Areas of impact can be multiple, let’s take the newest incident that affect us all: lock-down policies recommended by most government officials, although done in good faith – in order to prevent the spread of the Covid virus – are being used against them by their politcial opponents, with the sole objective of creating mistrust and fear, leading to hatred and discomfort, with the media and social network and other policital maneuvers in the background. As information flow freely, we can see the negative impact more clearly the power struggle between public personalities – espectially academia, politicians, law enforcement officers, or journalists to use their empowered position to push forward their political agenda at the expense of the public who remain powerless. With less freedom of speech, the struggle will be off the public eyes, but the divide still remains vivid. Indeed, thinkers and philosophers who promote “social justice” through disruption of societies and causing the death of hundred of millions should have been thinking more on the negative impact instead of perfecting a concept that sounds good on paper, but costs lives. Through this example, the methodology of measuring the impact is not that simple, and requires further consideration by researchers with an interdisciplinary approach.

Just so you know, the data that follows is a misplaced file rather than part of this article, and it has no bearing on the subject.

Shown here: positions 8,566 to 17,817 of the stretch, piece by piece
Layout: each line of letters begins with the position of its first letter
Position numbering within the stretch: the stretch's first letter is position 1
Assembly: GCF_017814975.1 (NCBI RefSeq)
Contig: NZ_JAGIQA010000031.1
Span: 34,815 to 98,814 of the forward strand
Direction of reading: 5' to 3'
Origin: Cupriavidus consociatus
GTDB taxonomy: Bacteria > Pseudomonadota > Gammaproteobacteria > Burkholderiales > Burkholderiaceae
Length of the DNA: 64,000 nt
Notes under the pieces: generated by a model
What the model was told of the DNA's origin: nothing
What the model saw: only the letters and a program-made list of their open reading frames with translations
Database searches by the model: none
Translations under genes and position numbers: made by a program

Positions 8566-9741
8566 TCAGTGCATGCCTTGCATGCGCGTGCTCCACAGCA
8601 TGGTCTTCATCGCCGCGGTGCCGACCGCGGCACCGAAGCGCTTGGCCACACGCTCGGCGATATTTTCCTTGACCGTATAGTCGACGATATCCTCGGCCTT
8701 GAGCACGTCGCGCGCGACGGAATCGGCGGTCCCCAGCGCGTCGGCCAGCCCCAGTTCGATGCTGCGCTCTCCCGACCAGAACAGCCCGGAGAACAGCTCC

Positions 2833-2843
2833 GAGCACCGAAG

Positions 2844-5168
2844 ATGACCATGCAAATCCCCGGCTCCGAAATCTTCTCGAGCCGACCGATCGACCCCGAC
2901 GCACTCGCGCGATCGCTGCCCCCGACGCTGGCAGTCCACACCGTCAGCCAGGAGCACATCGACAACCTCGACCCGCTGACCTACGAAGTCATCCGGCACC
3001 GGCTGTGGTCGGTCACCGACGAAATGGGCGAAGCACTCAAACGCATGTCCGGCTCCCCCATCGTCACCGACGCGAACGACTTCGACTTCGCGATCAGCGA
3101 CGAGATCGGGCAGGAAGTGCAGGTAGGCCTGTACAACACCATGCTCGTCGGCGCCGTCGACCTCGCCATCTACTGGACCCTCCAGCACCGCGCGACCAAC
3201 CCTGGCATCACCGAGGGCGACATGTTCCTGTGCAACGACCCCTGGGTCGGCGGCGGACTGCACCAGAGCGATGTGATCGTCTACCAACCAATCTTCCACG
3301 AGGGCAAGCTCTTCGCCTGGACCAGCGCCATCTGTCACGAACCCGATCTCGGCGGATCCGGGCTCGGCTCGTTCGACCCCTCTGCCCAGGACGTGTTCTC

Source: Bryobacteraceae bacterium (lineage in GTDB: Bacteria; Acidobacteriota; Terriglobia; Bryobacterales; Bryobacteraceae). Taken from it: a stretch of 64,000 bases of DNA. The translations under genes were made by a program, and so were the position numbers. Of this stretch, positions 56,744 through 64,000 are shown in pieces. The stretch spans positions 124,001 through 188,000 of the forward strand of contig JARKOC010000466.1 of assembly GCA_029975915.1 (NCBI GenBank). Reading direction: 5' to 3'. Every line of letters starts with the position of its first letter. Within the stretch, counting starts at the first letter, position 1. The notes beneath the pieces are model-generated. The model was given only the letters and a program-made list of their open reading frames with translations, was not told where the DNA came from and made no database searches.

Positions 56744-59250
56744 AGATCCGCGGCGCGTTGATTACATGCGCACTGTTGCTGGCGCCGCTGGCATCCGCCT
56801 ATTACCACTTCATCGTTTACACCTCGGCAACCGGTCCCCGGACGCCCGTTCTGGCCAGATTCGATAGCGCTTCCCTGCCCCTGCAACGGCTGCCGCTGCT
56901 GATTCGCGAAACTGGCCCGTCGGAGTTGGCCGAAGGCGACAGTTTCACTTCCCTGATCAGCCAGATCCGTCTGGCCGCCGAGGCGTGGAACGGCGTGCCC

In fact, while the REF (Research Excellence Framework) emphasizes on the cultural or societal aspect, defining impact as “an effect on, change or benefit to the economy, society, culture, public policy or services, health, the environment or quality of life, beyond academia”, business organisations would emphasize on the economic impact of their R&D activities on product development, whereas scientific research would look focus more on the safety and health aspects of the public or on the environment we are living in.
Taylors and Francis defines that impact is about looking at the effects a piece of research has had. There are many different ways that a researcher could have an impact depending on the nature of the work. Some key terms and areas of impact are:
- Academic impact: the impact research makes in academia, for example advancing and developing understanding, methods and theory within the field or across disciplines.
- Cultural or societal: the impact research can have on people, culture and society. For examples and case studies check out this useful page from UKRI.
- Policy: the impact of research on policy formulation, for example using research as evidence to influence policy decisions.
- Economic impact: impacting businesses and economic growth or development.
- Environmental: impacting the environment. For example this piece of research which explores why having awareness and knowledge about climate change is not always enough for people to behave in a pro-environmental way.
- Health: such as in the development of new drugs or influencing change in medical practice.
Looking though my notes taken during the Seminary of the Epistemology of Sciences and Research Methodology by Professor Bouleau of Paris-Est Descartes, I found some interesting and useful concepts which you can also discover if you pay a visit to my research blog at https://sbitrainingsolutions.blogspot.com/
Take a look and tell me if you like my work.